Thursday of the Thirty-first Week in Ordinary Time
(Philippians 3:3-8a; Luke 15:1-10)
A man speaks of his experience of God. He says that the day his wife’s doctor reported that she had breast cancer, he felt particularly low. That even, as was his custom, he went into his parish church to lock up. Then, in the darkness, he felt the embrace of the Lord around his body. From then on, the man knew that everything was going to be all right. Almost certainly, St. Paul refers to an experience such as this in the first reading today.
Paul is never ashamed of being a Jew. Quite the contrary, he knows that Jews have been chosen by God to bear the divine promise of salvation. He is likewise almost gleeful to have been faithful to the Covenant between God and Israel. But Paul is certain that in the end, being a Jew is not important. Nor is it very helpful to be righteous based on the law. What really counts is to have encountered Jesus Christ. As he so uncompromisingly puts it, “…I consider everything as a loss because of the supreme good of knowing Christ Jesus my Lord.”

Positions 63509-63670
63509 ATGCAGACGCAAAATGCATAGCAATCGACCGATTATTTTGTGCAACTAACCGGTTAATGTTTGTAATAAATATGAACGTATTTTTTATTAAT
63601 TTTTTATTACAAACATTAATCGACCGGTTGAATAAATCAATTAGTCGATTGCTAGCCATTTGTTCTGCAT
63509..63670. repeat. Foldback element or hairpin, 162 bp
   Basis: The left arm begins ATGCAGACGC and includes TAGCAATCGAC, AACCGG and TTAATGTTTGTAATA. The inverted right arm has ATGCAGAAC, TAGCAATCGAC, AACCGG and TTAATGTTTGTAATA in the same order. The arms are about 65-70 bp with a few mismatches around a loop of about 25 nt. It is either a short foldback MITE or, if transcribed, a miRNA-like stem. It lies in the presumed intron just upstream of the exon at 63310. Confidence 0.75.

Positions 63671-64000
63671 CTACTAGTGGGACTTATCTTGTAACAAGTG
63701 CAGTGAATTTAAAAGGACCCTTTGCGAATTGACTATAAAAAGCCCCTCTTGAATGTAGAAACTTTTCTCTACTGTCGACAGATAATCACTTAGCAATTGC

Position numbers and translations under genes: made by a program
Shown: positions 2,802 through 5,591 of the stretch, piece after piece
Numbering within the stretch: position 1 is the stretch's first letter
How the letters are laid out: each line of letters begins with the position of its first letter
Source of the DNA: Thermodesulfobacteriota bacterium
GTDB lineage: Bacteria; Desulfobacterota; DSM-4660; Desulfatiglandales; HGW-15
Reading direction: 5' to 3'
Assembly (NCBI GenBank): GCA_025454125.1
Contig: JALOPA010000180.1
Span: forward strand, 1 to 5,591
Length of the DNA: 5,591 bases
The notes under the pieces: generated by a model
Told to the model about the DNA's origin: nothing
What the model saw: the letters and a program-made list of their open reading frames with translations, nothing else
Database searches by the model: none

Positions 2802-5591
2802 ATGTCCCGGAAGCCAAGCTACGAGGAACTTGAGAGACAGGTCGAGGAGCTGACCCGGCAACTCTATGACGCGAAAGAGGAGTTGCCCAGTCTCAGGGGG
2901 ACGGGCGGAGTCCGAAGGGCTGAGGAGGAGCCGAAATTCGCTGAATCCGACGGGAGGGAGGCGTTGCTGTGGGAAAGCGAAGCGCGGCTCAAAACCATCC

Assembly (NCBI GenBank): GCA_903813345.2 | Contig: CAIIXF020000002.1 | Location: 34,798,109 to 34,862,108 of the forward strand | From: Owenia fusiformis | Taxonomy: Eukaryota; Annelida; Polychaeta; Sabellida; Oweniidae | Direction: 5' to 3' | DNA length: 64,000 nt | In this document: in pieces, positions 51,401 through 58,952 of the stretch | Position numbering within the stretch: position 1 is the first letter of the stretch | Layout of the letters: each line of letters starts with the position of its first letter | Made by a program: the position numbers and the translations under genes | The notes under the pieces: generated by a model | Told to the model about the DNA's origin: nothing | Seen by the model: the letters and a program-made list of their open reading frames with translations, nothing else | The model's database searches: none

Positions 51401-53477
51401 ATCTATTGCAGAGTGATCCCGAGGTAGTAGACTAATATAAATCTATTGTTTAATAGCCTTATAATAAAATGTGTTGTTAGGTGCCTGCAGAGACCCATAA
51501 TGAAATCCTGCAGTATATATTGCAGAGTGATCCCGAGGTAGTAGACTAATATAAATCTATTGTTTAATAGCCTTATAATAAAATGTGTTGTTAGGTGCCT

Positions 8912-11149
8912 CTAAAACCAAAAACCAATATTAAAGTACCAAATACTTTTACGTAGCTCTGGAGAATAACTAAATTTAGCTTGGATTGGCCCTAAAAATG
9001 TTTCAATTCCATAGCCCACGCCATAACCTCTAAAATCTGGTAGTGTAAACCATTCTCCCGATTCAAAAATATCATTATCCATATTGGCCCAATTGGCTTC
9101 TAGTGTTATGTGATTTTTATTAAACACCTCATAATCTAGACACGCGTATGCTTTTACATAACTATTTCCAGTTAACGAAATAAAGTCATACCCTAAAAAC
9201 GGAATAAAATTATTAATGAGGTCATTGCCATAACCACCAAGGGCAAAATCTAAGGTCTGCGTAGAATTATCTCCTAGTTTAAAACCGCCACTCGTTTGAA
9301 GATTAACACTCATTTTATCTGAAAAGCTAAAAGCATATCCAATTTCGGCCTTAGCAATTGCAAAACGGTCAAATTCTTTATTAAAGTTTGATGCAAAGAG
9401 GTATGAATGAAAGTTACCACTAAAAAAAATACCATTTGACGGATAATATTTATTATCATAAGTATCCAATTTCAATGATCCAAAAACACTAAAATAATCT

We too know the Lord Jesus. Perhaps we sense his presence in Confession where we are accepted even after revealing what is most ugly about ourselves. Or maybe we have encountered him through a gospel parable that has seared our consciousness with wisdom, goodness, and beauty. Maybe we have recognized him in the man who bed-ridden for eleven years says that he has nothing to complain about when he looks at a crucifix. We know Jesus and we love him. That is all that matters.